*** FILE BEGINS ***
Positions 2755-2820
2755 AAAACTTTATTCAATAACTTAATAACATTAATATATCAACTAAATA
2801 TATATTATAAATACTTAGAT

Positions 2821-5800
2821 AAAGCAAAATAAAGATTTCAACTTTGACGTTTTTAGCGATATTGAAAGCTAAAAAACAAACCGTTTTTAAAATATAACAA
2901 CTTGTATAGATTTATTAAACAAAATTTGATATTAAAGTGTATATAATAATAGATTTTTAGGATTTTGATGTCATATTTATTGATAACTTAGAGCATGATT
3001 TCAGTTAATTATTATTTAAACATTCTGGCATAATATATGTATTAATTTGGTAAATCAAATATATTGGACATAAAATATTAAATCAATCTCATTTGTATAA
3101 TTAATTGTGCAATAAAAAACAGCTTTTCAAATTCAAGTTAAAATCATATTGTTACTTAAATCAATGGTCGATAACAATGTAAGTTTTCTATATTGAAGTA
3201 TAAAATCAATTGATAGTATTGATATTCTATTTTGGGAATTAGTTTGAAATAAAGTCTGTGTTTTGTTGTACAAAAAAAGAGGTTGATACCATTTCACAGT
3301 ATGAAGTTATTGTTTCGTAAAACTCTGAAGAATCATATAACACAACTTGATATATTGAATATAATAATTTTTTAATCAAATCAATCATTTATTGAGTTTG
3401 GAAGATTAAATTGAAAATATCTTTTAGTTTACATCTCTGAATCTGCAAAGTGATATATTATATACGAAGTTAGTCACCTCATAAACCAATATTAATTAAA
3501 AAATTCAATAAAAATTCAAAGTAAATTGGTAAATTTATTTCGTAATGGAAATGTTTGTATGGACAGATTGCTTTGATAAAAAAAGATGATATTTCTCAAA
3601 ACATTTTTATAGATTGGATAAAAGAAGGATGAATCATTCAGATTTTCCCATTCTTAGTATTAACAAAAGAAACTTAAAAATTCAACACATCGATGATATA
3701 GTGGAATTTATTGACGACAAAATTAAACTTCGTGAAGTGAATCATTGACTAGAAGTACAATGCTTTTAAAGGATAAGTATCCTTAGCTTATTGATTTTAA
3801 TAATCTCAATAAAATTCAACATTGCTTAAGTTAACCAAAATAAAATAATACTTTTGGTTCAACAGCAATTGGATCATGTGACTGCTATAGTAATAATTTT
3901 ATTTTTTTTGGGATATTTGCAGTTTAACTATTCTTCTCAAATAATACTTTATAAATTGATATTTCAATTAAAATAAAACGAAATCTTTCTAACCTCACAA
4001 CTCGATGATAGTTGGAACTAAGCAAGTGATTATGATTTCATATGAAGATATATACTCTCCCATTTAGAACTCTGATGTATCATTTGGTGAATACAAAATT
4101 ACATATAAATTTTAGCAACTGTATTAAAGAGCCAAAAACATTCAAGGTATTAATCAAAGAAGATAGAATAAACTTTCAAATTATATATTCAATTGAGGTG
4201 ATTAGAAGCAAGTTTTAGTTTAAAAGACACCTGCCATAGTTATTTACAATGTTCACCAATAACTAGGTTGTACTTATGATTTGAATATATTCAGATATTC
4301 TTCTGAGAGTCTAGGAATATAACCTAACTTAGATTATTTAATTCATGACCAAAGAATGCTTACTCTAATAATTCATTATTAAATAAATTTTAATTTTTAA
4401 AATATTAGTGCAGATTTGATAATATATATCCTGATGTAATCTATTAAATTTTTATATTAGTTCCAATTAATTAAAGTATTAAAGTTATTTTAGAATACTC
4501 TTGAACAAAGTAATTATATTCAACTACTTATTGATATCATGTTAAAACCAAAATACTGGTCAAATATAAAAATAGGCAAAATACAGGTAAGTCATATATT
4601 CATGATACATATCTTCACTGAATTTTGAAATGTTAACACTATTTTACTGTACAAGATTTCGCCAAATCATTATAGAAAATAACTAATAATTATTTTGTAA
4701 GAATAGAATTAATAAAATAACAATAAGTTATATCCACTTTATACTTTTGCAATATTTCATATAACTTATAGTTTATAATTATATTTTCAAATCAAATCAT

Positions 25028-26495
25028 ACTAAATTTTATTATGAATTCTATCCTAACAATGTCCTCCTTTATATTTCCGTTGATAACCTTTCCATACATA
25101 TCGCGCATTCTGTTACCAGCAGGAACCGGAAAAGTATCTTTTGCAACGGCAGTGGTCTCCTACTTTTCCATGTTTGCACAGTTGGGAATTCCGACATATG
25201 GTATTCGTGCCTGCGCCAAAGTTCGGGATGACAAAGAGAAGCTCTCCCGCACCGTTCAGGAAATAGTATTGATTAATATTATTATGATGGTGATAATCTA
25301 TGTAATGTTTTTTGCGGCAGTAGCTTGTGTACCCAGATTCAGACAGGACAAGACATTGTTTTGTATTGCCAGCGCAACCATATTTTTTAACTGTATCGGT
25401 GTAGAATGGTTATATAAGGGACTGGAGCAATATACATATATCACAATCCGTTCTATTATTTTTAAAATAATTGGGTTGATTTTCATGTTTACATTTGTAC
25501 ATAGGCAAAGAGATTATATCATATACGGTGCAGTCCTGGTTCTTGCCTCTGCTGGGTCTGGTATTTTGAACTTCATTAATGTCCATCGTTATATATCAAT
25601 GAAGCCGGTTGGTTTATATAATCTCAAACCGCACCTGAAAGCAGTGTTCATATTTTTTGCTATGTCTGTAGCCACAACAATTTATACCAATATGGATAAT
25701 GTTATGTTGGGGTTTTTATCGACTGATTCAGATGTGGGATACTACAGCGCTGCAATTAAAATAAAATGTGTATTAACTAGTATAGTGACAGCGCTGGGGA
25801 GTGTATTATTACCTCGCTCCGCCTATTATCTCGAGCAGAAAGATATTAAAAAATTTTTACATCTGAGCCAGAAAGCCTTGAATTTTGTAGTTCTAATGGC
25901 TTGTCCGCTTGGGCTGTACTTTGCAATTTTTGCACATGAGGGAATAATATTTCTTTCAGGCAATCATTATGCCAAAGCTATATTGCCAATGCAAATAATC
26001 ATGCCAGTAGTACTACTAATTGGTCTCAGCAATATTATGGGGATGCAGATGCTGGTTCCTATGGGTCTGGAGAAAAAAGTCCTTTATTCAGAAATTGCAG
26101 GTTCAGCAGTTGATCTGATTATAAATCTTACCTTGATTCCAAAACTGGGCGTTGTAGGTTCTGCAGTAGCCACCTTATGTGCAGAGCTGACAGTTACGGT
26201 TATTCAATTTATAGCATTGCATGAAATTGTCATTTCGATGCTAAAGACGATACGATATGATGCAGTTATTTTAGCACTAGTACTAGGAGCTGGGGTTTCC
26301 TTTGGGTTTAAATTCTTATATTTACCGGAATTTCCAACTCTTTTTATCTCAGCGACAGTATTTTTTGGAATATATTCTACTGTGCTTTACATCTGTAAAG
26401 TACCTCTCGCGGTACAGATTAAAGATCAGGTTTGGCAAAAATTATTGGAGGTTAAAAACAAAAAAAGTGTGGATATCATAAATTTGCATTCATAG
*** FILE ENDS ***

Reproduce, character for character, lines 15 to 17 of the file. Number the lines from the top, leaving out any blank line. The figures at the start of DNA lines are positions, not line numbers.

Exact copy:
3801 TAATCTCAATAAAATTCAACATTGCTTAAGTTAACCAAAATAAAATAATACTTTTGGTTCAACAGCAATTGGATCATGTGACTGCTATAGTAATAATTTT
3901 ATTTTTTTTGGGATATTTGCAGTTTAACTATTCTTCTCAAATAATACTTTATAAATTGATATTTCAATTAAAATAAAACGAAATCTTTCTAACCTCACAA
4001 CTCGATGATAGTTGGAACTAAGCAAGTGATTATGATTTCATATGAAGATATATACTCTCCCATTTAGAACTCTGATGTATCATTTGGTGAATACAAAATT